Misterious death of a critically endangered species

 

Endangered

60,000 antelopes died in 4 days – and no one knows why

Antelopes.jpg

In May 2015, nearly half of all the saigas, a critically endangered antelope that roams the steppe of Kazakhstan, died off. Exactly why is still a mystery. (Credit: Albert Salemgareyev)

It started in late May.

When geoecologist Steffen Zuther and his colleagues arrived in central Kazakhstan to monitor the calving of one herd of saigas, a critically endangered, steppe-dwelling antelope, veterinarians in the area had already reported dead animals on the ground.

“But since there happened to be die-offs of limited extent during the last years, at first we were not really alarmed,” Zuther, the international coordinator of the Altyn Dala Conservation Initiative, told Live Science.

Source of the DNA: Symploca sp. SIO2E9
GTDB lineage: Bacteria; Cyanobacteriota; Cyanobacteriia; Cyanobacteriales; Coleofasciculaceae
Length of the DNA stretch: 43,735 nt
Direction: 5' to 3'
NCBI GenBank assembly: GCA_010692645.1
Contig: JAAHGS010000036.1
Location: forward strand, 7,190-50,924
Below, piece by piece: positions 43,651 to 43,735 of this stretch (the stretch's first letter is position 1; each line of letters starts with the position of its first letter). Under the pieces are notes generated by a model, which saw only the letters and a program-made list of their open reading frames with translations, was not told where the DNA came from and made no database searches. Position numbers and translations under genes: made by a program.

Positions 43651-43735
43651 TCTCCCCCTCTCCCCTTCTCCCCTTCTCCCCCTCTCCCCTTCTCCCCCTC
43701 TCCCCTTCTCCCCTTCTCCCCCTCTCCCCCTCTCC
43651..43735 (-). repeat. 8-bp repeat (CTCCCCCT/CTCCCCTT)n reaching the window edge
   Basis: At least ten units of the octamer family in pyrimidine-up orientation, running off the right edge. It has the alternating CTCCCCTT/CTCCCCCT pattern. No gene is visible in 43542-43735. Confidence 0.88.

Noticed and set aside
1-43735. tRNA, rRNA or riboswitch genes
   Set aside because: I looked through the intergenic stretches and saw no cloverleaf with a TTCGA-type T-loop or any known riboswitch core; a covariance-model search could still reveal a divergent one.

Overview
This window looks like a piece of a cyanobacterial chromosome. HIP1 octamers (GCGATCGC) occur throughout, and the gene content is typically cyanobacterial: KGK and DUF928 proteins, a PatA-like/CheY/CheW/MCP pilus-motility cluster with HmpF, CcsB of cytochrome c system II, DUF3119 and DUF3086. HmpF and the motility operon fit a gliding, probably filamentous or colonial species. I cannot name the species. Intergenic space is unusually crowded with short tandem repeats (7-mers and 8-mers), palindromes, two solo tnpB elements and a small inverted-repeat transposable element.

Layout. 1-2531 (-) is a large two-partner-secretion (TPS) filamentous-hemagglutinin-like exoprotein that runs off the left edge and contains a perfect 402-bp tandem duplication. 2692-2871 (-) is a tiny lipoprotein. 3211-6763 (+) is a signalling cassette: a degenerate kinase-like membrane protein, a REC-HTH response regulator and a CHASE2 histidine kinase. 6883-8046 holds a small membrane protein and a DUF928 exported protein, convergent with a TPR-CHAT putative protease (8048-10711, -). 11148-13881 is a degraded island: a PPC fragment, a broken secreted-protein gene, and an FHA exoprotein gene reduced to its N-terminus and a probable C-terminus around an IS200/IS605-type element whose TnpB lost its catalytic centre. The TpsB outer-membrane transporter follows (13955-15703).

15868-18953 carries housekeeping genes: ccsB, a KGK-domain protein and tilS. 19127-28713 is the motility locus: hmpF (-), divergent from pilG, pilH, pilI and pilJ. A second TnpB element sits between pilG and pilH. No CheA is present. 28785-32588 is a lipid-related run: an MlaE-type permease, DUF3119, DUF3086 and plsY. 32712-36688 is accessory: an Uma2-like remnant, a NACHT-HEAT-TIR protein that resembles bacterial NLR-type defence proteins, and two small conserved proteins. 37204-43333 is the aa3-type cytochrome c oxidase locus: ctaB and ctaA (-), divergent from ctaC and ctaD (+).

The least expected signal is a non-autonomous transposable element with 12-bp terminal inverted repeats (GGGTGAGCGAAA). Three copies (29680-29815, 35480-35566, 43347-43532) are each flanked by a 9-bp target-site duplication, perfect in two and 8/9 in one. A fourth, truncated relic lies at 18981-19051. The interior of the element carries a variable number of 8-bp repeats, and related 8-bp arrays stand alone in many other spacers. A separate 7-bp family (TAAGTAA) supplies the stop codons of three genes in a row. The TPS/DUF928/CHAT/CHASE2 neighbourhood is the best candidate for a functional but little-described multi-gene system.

But within four days, the entire herd — 60,000 saiga — had died. As veterinarians and conservationists tried to stem the die-off, they also got word of similar population crashes in other herds across Kazakhstan. By early June, the mass dying was over. [See Images of the Saiga Mass Die-Off]. Read more.